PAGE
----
By Suzanne Maher
September 1, 2015
US Patent: Nervous System Manipulation by Electromagnetic Fields From Monitors
From Sage of Quay Blog Spot
[Source]Physiological effects have been observed in a human subject in response to stimulation of the skin with weak electromagnetic fields that are pulsed with certain frequencies near ½ Hz or 2.4 Hz, such as to excite a sensory resonance. Many computer monitors and TV tubes, when displaying pulsed images, emit pulsed electromagnetic fields of sufficient amplitudes to cause such excitation. It is therefore possible to manipulate the nervous system of a subject by pulsing images displayed on a nearby computer monitor or TV set. For the latter, the image pulsing may be imbedded in the program material, or it may be overlaid by modulating a video stream, either as an RF signal or as a video signal. The image displayed on a computer monitor may be pulsed effectively by a simple computer program. For certain monitors, pulsed electromagnetic fields capable of exciting sensory resonances in nearby subjects may be generated even as the displayed images are pulsed with subliminal intensity.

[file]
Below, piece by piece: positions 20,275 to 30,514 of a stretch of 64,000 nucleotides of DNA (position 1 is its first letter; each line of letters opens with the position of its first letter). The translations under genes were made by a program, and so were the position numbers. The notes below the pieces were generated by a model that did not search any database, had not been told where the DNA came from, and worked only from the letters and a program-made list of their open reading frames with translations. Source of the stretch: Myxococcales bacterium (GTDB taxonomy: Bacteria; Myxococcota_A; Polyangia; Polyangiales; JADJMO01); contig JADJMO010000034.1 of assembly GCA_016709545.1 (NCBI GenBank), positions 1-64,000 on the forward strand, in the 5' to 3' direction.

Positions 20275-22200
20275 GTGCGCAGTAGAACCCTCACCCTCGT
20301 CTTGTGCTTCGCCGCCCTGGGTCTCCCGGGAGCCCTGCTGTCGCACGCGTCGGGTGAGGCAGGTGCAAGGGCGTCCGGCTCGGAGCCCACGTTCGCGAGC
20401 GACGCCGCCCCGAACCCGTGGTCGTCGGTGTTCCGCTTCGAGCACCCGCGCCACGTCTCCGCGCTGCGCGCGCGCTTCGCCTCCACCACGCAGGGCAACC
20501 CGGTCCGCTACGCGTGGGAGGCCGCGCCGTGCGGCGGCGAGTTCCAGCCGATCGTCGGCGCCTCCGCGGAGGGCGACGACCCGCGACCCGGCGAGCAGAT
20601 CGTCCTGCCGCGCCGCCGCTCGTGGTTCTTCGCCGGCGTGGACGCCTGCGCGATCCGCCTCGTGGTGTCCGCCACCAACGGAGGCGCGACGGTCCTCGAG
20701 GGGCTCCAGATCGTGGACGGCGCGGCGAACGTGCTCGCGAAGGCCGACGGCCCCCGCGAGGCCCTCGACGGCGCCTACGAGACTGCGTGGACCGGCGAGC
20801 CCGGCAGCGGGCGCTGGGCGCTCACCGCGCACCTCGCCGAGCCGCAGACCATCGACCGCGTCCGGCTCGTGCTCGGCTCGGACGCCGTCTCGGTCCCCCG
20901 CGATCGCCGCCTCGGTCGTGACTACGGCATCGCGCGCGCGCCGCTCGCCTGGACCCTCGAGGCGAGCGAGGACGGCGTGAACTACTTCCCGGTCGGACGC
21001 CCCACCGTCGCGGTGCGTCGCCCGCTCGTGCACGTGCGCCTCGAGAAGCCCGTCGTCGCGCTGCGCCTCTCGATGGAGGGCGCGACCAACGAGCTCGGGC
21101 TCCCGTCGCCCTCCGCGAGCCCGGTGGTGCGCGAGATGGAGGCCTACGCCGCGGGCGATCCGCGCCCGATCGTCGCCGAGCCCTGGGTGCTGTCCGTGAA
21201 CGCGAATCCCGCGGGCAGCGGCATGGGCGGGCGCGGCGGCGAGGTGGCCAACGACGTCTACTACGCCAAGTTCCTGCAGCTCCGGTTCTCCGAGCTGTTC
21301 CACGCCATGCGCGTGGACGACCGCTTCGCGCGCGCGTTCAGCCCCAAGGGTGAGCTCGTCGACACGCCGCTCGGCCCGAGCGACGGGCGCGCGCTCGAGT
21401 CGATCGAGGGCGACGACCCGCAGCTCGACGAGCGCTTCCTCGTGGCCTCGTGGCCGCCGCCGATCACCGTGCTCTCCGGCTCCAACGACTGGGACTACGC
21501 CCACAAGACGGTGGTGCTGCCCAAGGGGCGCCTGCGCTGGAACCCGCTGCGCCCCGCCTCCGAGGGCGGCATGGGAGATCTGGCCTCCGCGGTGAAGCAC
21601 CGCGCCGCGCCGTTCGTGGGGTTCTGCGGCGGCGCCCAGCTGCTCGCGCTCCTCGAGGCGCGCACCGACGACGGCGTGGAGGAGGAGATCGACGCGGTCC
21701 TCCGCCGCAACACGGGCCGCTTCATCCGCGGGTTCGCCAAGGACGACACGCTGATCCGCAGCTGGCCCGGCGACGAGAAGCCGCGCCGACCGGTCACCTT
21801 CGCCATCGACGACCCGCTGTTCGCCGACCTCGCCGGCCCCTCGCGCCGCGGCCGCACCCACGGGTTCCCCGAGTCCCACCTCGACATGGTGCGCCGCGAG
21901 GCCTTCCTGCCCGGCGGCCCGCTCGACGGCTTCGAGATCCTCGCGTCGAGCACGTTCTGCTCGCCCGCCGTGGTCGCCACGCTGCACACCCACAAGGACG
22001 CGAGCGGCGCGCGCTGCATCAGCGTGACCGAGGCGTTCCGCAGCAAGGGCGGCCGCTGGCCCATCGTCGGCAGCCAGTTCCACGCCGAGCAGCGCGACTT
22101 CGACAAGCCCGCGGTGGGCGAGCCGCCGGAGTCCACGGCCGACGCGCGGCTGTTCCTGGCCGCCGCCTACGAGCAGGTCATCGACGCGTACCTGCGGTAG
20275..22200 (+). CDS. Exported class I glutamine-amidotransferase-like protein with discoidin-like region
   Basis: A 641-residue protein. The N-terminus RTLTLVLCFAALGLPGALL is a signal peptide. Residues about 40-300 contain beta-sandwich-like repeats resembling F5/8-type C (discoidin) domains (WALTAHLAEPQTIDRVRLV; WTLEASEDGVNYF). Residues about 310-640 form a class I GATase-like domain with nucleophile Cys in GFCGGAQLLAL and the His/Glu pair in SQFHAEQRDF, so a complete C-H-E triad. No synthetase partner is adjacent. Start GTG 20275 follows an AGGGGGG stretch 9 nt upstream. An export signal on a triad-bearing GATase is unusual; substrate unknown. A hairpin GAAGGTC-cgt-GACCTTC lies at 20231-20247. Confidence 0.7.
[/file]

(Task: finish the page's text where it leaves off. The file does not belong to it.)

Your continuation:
BACKGROUND OF THE INVENTION
The invention relates to the stimulation of the human nervous system by an electromagnetic field applied externally to the body. A neurological effect of external electric fields has been mentioned by Wiener (1958), in a discussion of the bunching of brain waves through nonlinear interactions. The electric field was arranged to provide “a direct electrical driving of the brain”. Wiener describes the field as set up by a 10 Hz alternating voltage of 400 V applied in a room between ceiling and ground. Brennan (1992) describes in U.S. Pat. No. 5,169,380 an apparatus for alleviating disruptions in circadian rhythms of a mammal, in which an alternating electric field is applied across the head of the subject by two electrodes placed a short distance from the skin.
A device involving a field electrode as well as a contact electrode is the “Graham Potentializer” mentioned by Hutchison (1991). This relaxation device uses motion, light and sound as well as an alternating electric field applied mainly to the head. The contact electrode is a metal bar in Ohmic contact with the bare feet of the subject, and the field electrode is a hemispherical metal headpiece placed several inches from the subject’s head.